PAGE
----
[Lingtyp] Fwd: Is written language a separate modality?
ian.joo at outlook.com
Wed Jan 2 08:26:21 UTC 2019
How about if one constructed a non-phonetic written conlang (that is, a conlang that does not use any phonetic letters, but rather soundless symbols)? In that case, it is not "anchored" towards any spoken language, but we can surely learn it and communicate in it.
Ian JOO (주이안)
From: Lingtyp <lingtyp-bounces at listserv.linguistlist.org> on behalf of David Gil <gil at shh.mpg.de>
Sent: Wednesday, January 2, 2019 4:19:34 PM
To: lingtyp at listserv.linguistlist.org
Subject: Re: [Lingtyp] Fwd: Is written language a separate modality?
My response would be that a deaf person who knows how to read and write in an oral language DOES "know" that language, to a very considerable extent. What you know when you know a language is an abstract system of rules that underlies both speech and writing but exists independently of both of these manifestations of language. Granted, a deaf person who can read and write an oral language will be missing out on more substantial aspects of the language (most of the phonetics and phonology) than a hearing but illiterate person. But still, a deaf person who can read and write Indonesian cannot but know lots of the language, rather like a contemporary hearing scholar of Ancient Sumerian. In contrast, a deaf signer of ASL does not have his or her linguistic competence anchored in any spoken language, such as English — sign languages are not parasitic on or derivative from any spoken languages. (Though there can be all kinds of contact between signed and spoken languages, but that's a separate issue.)
On 02/01/2019 17:01, Joo Ian wrote:
Thank you for your insight. However, I would not agree that learning spoken Indonesian is necessary for learning written Indonesian - the deaf Indonesians are a clear counterexample, as they never would have learned spoken Indonesian.
Ian JOO (주이안)
From: Lingtyp <lingtyp-bounces at listserv.linguistlist.org><mailto:lingtyp-bounces at listserv.linguistlist.org> on behalf of David Gil <gil at shh.mpg.de><mailto:gil at shh.mpg.de>
Sent: Wednesday, January 2, 2019 3:56:30 PM
To: lingtyp at listserv.linguistlist.org<mailto:lingtyp at listserv.linguistlist.org>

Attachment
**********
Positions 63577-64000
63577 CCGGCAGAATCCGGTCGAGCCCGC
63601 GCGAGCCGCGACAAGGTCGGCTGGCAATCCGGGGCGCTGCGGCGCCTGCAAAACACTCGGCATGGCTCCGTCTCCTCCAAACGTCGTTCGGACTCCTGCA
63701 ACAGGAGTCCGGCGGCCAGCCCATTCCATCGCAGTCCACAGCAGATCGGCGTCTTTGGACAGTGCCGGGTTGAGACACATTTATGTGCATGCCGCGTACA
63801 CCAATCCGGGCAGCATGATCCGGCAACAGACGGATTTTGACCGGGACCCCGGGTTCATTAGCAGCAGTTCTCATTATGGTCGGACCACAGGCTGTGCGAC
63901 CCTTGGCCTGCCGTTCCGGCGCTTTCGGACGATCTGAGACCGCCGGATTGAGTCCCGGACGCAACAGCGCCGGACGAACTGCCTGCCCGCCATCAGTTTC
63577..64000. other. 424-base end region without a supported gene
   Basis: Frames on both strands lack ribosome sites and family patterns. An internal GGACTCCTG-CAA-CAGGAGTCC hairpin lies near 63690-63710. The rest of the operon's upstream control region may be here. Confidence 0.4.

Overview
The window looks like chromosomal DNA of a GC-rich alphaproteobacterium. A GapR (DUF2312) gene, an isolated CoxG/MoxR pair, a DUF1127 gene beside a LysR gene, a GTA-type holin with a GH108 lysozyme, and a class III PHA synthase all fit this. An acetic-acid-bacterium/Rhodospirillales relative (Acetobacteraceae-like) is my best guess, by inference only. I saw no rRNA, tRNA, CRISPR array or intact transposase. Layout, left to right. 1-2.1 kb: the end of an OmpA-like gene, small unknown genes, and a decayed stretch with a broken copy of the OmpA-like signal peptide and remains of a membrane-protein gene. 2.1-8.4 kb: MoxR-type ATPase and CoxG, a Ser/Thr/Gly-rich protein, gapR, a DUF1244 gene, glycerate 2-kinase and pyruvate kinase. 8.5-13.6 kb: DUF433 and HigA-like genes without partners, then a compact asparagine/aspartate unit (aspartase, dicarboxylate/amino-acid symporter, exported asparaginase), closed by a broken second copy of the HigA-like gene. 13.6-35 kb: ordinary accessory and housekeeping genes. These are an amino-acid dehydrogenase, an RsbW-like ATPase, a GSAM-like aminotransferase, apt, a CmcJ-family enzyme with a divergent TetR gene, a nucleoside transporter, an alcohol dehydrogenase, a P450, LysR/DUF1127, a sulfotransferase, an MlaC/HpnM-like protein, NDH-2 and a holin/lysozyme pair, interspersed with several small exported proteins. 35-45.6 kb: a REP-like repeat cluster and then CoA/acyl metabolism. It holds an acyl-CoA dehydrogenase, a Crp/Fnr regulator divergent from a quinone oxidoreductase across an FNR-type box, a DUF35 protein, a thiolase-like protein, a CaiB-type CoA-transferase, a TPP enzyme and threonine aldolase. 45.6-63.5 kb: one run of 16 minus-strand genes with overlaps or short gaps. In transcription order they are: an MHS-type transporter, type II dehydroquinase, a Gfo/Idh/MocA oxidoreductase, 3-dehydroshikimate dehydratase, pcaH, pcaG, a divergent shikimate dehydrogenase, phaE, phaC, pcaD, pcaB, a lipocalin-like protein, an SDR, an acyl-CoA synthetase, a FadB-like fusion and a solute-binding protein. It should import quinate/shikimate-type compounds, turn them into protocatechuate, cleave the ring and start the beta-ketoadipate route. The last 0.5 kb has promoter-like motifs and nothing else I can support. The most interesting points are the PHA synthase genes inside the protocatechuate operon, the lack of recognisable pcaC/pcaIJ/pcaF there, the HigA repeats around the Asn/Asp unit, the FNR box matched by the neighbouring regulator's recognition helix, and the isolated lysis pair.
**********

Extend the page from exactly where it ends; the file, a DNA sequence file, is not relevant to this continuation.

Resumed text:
Subject: Re: [Lingtyp] Is written language a separate modality?
On 02/01/2019 10:19, Joo Ian wrote:
I would like to ask everyone if you agree on the idea that written language is not simply a representation of spoken language, but a distinct modality (similar to how sign and spoken language are different modalities).
I would say yes and no, but more no ...
It seems that there is a general consensus that a written language is simply the “shadow” of a spoken language. But I am not sure if this is exactly the case.
You are right that this is not exactly the case. Case in point: Social media in Indonesia (and presumably other places as well) has innovated all kinds of conventions that are purely orthographic: they have a life of their own, beyond the language that they "come from". Emoticons are just one small aspect of this. if you "just" know Indonesian, but are not familiar with these conventions, you won't be able to follow a Facebook conversation "in Indonesian".
But here's the rub: knowing Indonesian isn't a sufficient condition for understanding such a Facebook conversation, but it's most definitely a necessary condition. Such orthographic systems are still derivative from the spoken language, the way a ludling might be, or, for that matter, the way signed versions of spoken languages, such as Signed English is.
But this is NOT the case for real sign languages. A sign language such as ASL has nothing whatsoever to do with any spoken language; you don't need to learn English to learn ASL, and for the most part it won't help you that much to do so. So the analogy between written language and sign language is of only limited validity and is potentially misleading.
-- David Gil Department of Linguistic and Cultural Evolution Max Planck Institute for the Science of Human History Kahlaische Strasse 10, 07745 Jena, Germany Email: gil at shh.mpg.de<mailto:gil at shh.mpg.de> Office Phone (Germany): +49-3641686834 Mobile Phone (Indonesia): +62-81281162816
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Department of Linguistic and Cultural Evolution
Max Planck Institute for the Science of Human History
Kahlaische Strasse 10, 07745 Jena, Germany
Email: gil at shh.mpg.de<mailto:gil at shh.mpg.de>
Office Phone (Germany): +49-3641686834
Mobile Phone (Indonesia): +62-81281162816
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